Unspun mudik-ed to his kampung in Malaysia for the Chinese New Year and was tickled pink by the desperate efforts of the Malaysian Prime Minister Najib Abdul Razak’s attempt to shore up his support among the Chinese community for the upcoming national elections that must be held in the first half of this year.
The context to this desperation is that Najib, who heads the Barisan Nasional, a coalition of race-based parties, that has ruled Malaysia in one form or another since Independence in 1958, has been losing popularity.
In the early days when Malaysians were easier to be duped the party, particularly under Mahathir on, played the nationalist card and fears of mayhem if the coalition lost their two-thirds majority in Parliament.
The formula for electoral victory was simple and effective. Gerrymeander the electoral districts so that a party that had the support of the Malays as a solid voting bloc would always win. The calculation was that if most Malays voted for the Barisan Nasional or BN, and the votes of the Chinese or Indians living in the electoral districts were split, the Barisan Nasional would win.
They then spiced up the electioneering by playing on the fears of the populace by spreading rumours that an opposition victory would destabilise the country and cause racial riots, ad hominem attacks and lots of money and a smooth-running electoral machine.
This all worked when the economic pie was working for Malaysia. But somewhere in the early 2000s the growth of Malaysia began to slow down. The pie shrunk and the inner circles within Umno (the Malay-based dominant partner in the coalition) began to scramble for the limited resources. Corruption escalated.
The fortunes of the Barisan Nasional began to slide even further after Mahathir stepped down and was replaced by Abdullah Badawi, who did not have the vision and the ruthlessness of Mahathir to drive the country forward and keep the Umno elite from their rapacious scramble for mollah.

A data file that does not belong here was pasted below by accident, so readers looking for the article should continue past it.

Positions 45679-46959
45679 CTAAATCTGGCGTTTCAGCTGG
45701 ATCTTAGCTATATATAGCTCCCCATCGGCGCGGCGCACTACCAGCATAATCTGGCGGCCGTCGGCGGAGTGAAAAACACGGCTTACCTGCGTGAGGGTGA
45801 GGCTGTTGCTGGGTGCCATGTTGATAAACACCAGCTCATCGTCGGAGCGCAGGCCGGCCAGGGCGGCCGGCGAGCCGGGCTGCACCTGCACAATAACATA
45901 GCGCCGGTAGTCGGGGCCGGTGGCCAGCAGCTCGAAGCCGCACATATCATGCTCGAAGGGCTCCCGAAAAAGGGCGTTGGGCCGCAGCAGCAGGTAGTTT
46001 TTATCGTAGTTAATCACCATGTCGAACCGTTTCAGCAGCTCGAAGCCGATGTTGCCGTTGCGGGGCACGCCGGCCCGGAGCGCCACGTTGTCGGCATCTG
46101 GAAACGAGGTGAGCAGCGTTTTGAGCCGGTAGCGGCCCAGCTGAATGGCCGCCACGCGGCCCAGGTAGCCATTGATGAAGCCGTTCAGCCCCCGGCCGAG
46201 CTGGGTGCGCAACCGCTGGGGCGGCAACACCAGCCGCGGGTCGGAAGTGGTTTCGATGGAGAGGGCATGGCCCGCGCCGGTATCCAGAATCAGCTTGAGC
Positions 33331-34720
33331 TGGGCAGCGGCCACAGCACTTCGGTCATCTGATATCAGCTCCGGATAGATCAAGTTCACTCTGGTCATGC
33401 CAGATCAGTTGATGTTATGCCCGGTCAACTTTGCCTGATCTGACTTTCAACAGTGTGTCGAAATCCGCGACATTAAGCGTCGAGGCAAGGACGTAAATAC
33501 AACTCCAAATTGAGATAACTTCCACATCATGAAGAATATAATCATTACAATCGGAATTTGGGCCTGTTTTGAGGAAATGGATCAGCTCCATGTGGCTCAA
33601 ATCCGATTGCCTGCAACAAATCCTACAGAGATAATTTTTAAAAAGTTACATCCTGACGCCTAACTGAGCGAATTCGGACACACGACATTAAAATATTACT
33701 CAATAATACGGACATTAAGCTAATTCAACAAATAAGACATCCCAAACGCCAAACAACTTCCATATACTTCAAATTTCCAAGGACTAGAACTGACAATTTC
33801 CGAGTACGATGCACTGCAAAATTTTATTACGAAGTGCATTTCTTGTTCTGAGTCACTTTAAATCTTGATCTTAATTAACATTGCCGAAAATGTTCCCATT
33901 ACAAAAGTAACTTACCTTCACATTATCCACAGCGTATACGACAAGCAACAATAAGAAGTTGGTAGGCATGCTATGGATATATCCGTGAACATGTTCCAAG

Badawi, predictably, did not last and was quickly replaced by Najib, son of second the late Malaysian Prime Minister Tun Razak. Like many scions of the elite Najib grew up with a silver spoon in his mouth, went to the best schools in the UK and had no clue about the rough and tumble of realpolitik.
The feeling that Malaysians have about Najib is that he’s smart enough to figure out that corruption is eroding the support of Umno and the Barisan Nasional, and ruining the country. But he’s so hemmed in by the Umno elite whose main preoccupation these days is to rake in as much as they can while the ship sinks that he’s helpless to do anything.
Their rapacity has resulted in even the Malays withdrawing their support for the Barisan Nasional ruining the age-old formula of victory that the BN had relied on through gerrymeandering and social engineering.
Which leads us to the extent of desperation that Najib is showing in courting not only the Malays but also the Chinese, the second largest ethnic group in Malaysia, a task usually outsourced to their junior BN partner the Malaysian Chinese Association (MCA). The probem with the MCA, however, is that it can’t deliver any votes because it has lost all credibility with the Chinese. The president of the MCA, for instance, is Choi Soo Lek a 60 plus Chinese whose most notable claim to fame was to star in a leaked video of him and a prostitute in a cheesy hotel.
So Najib now has to court the Chinese themselves. Unspun doesn’t know who’s advising him but it would make a Public Relations professional cringe at the bad advice that he’s getting and the horrible execution of events.
For a joke Unspun’s friends gave him this “any pow” (literally Red Packets containing money that Chinese give to their juniors during Chinese New Year). Najib’s answer?
An “Ang Pow” with his face on the cover (the moustache and weak mouth is a turnoff to most Malaysian). But the juxtapositioning of his face and the year of the snake (they couldn’t get their English right even then) seems to suggest that Najib is a snake. Doesn’t his PR people pay attention to things like that?
Serperntine travails aside Najib also tried a different beat in his new year TVC to the Chinese. So you have here a so called Malay leader whose record has been one of championing the rights of Malays (against the Chinese who would swamp them with their economic prowess if their rights are not protected) doing something very Chinese-y, some would say cheesy. Notice the bad editing where the weak mouth and moustache gets a cameo role.
As if that was not enough, the BN sought to cash in on the popularity of PSY and his Ganggnam Style that has take the world and Malaysians by storm. But Najib forgot that while you can bring the horse to water you can’t make it drink (no pun intended). It resulted in this embarrassing what they hoped to be the rallying of the troops.
All goes to show: you can fool some of the people all the time; all the people some of the time; but never all the people all the time.
Najib should change image consultants. Better still, he should just resign and enjoy retirement and no amount of image making can help him increase his and BN’s electoral chances in the short span of time they have left before the next elections.